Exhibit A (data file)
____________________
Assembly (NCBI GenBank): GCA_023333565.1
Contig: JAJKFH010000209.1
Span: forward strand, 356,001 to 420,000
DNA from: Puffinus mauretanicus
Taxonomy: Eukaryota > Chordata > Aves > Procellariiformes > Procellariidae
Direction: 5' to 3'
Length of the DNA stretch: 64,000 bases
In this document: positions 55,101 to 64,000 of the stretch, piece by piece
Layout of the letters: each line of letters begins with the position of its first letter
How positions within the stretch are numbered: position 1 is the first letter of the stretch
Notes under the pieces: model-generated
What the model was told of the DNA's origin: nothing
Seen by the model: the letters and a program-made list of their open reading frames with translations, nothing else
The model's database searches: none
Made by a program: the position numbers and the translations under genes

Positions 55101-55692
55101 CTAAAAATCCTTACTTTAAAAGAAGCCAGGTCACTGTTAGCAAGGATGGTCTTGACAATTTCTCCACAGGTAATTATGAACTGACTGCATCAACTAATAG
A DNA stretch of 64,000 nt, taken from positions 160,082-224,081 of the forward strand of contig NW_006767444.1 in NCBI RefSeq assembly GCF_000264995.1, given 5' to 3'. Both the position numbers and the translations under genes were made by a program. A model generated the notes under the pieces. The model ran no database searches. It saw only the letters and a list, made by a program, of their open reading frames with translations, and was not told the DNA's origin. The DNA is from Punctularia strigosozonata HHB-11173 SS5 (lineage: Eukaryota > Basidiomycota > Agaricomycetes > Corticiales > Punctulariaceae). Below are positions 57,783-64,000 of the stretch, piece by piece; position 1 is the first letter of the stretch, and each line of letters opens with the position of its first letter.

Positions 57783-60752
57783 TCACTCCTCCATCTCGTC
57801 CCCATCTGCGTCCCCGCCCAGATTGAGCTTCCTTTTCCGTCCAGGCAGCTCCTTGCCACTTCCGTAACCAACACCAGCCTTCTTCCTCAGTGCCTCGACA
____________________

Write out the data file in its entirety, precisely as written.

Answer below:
Assembly (NCBI GenBank): GCA_023333565.1
Contig: JAJKFH010000209.1
Span: forward strand, 356,001 to 420,000
DNA from: Puffinus mauretanicus
Taxonomy: Eukaryota > Chordata > Aves > Procellariiformes > Procellariidae
Direction: 5' to 3'
Length of the DNA stretch: 64,000 bases
In this document: positions 55,101 to 64,000 of the stretch, piece by piece
Layout of the letters: each line of letters begins with the position of its first letter
How positions within the stretch are numbered: position 1 is the first letter of the stretch
Notes under the pieces: model-generated
What the model was told of the DNA's origin: nothing
Seen by the model: the letters and a program-made list of their open reading frames with translations, nothing else
The model's database searches: none
Made by a program: the position numbers and the translations under genes

Positions 55101-55692
55101 CTAAAAATCCTTACTTTAAAAGAAGCCAGGTCACTGTTAGCAAGGATGGTCTTGACAATTTCTCCACAGGTAATTATGAACTGACTGCATCAACTAATAG
A DNA stretch of 64,000 nt, taken from positions 160,082-224,081 of the forward strand of contig NW_006767444.1 in NCBI RefSeq assembly GCF_000264995.1, given 5' to 3'. Both the position numbers and the translations under genes were made by a program. A model generated the notes under the pieces. The model ran no database searches. It saw only the letters and a list, made by a program, of their open reading frames with translations, and was not told the DNA's origin. The DNA is from Punctularia strigosozonata HHB-11173 SS5 (lineage: Eukaryota > Basidiomycota > Agaricomycetes > Corticiales > Punctulariaceae). Below are positions 57,783-64,000 of the stretch, piece by piece; position 1 is the first letter of the stretch, and each line of letters opens with the position of its first letter.

Positions 57783-60752
57783 TCACTCCTCCATCTCGTC
57801 CCCATCTGCGTCCCCGCCCAGATTGAGCTTCCTTTTCCGTCCAGGCAGCTCCTTGCCACTTCCGTAACCAACACCAGCCTTCTTCCTCAGTGCCTCGACA